A video shows PBS children's TV host Mr. Rogers addressing the nation after 9/11.
On July 22, 2019, shortly after the release of a trailer for the upcoming movie “A Beautiful Day in the Neighborhood” about PBS TV host Fred Rogers, we started receiving queries about an old clip that purportedly showed the popular children’s entertainer addressing the nation after the terrorist attacks in the U.S. on Sept. 11, 2001:
Rogers dealt with a number of tough topics on his program “Mr. Rogers Neighborhood.” He helped children (and adults) deal with divorce, adoption, death, race, and even addressed tragic news stories such as the assassinations of Robert Kennedy and Martin Luther King Jr. Rogers, however, was “shaken” by the terrorist attacks on 9/11 and was reluctant to add his voice to the national conversation.
Fred Rogers filmed his final episode of “Mr. Rogers Neighborhood” in December 2000, with the final episode airing in August 2001. By the time the Twin Towers of the World Trade Center came down weeks later, Rogers’ time in the neighborhood had already come to an end.
While Rogers was enjoying retirement from being an entertainer, he was still involved with the Fred Rogers Production Company. Producers urged him to film a series of promos to address the terrorist attacks, but Rogers had doubts about the idea:
However, the tragic events of September 11 shook Rogers’ world. He’d long been a part-time resident of New York City, where he’d purchased an apartment so he’d have a place to stay when visiting for work. He was also a native of Pennsylvania, where Flight 93 crashed after passengers tried to regain control of the hijacked plane. And Rogers was particularly affected by the fact that these terrorist attacks contradicted the messages of neighborliness and kindness he’d spent decades trying to convey.
According to Fred Rogers Productions, the above-displayed video shows the last message Rogers recorded at WQED studios: “This short video aired on PBS five months before Fred Rogers died. It turned out to be the last time he would record at WQED studios, where, for decades, he had created and filmed ‘Mister Rogers’ Neighborhood.'”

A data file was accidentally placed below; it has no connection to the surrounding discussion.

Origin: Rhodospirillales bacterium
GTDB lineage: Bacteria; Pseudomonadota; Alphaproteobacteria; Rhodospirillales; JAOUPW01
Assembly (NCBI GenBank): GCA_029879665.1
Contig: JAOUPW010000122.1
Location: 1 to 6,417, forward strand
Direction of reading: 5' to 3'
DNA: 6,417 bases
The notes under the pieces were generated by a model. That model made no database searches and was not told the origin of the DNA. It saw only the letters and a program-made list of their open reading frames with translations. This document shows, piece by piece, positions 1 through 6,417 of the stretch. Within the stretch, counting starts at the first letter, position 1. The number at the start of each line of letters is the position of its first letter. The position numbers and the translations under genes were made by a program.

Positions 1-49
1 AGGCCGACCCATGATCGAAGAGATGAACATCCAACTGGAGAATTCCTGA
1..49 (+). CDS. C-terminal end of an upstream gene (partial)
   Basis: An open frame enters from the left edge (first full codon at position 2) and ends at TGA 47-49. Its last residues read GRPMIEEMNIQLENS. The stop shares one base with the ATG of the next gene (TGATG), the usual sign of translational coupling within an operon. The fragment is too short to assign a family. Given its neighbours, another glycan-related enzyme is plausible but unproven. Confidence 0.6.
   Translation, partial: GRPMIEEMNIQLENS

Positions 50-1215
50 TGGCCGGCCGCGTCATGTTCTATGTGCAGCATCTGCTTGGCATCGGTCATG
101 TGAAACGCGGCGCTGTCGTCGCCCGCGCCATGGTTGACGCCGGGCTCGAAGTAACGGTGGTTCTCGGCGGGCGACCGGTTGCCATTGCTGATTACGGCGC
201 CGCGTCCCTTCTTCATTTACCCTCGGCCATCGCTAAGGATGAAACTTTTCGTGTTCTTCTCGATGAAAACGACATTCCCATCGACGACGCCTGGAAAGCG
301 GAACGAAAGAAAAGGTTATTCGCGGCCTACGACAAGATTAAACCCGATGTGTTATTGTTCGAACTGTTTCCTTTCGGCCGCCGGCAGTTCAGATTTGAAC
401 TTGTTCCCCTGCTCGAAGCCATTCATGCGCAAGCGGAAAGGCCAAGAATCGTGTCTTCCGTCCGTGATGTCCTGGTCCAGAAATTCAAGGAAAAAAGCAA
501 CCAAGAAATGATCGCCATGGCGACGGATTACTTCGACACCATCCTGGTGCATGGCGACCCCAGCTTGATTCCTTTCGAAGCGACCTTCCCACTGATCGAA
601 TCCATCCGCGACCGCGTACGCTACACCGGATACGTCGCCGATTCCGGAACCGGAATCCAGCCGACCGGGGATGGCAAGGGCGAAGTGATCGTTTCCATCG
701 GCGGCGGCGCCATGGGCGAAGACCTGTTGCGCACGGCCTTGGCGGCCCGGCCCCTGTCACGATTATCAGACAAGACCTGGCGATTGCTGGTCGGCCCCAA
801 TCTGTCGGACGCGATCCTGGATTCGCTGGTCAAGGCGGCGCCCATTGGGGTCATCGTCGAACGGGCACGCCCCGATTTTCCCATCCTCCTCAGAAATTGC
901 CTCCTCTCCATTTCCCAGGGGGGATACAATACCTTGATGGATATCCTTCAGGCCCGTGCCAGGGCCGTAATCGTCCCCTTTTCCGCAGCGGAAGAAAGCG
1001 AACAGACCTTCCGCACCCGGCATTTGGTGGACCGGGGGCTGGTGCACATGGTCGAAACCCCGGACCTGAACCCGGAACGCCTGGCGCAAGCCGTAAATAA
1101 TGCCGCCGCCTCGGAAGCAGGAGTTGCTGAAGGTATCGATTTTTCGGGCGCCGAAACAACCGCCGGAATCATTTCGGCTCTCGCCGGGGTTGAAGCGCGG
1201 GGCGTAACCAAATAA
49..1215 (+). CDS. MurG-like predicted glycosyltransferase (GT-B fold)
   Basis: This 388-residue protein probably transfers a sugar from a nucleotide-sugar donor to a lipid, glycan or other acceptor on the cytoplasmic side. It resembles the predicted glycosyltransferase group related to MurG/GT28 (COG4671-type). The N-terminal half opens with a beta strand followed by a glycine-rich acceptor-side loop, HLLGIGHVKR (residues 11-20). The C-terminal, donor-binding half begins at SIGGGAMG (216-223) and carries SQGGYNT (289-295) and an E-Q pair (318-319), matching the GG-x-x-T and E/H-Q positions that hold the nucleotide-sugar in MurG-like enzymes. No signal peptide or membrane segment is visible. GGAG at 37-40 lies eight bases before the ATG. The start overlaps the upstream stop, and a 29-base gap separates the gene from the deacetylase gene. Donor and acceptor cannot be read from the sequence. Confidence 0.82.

An official copy of this video available via Fred Rogers Production’s Vimeo page is entitled “Fred Rogers’ Message to those who grew up with the Neighborhood.” The Vimeo page notes that this clip “aired on PBS to mark the one-year anniversary of 9/11.”
The full clip is available via PBS Kids:
This wasn’t the only video Rogers filmed during this session. The Associated Press reported in 2002 that Rogers filmed four promos for the first anniversary of the 9/11 attacks:
In another clip entitled “Helping Children Deal with Tragic Events in the News,” Rogers gave his thoughts on how adults can best communicate with their children about traumatic news stories. That video also is viewable on the Fred Rogers Productions’ Vimeo page. We’ve transcribed Rogers’ message below:
Hello. I’m Fred Rogers. Some parents wonder how to handle world news with their young children. Well we at family communications have discovered that when children bring up something frightening it’s helpful right away to ask them what they know about it. We often find that their fantasies are very different than the actual truth. What children probably need to hear most from us adults, is that they can talk with us about anything. And that we will do all we can to keep them safe in any scary time. I’m always glad to be your neighbor.
Biography.com points to one other clip from these post-9/11 promos. We have not been able to find a copy of this video, but Biography provided the following description:
“No matter what our particular job, especially in our world today, we all are called to be ‘tikkun olam,’ repairers of creation.” The Hebrew words “tikkun olam” refer to actions taken to improve society, including caring for others, which was useful advice for a devastated nation. The phrase “tikkun olam” also reflected Rogers’ ecumenical bent — though he was an ordained Presbyterian minister, he’d always been open to and interested in different faith traditions and philosophies.
In the same video spot, Rogers also said, “Thank you for whatever you do, wherever you are, to bring joy and light and hope and faith and pardon and love to your neighbor and to yourself.” Rogers had always wanted a world that would be guided by understanding and love instead of being blinded by fear and hate. His words demonstrated that the attacks hadn’t destroyed his faith in neighborliness, and provided a vision for how to move forward in a different world.
While we’re not entirely certain about its timing, the following video from PBS Kids appears to show one last clip from this session. In it, Rogers repeats one of his most beloved pieces of advice: Look for the helpers.
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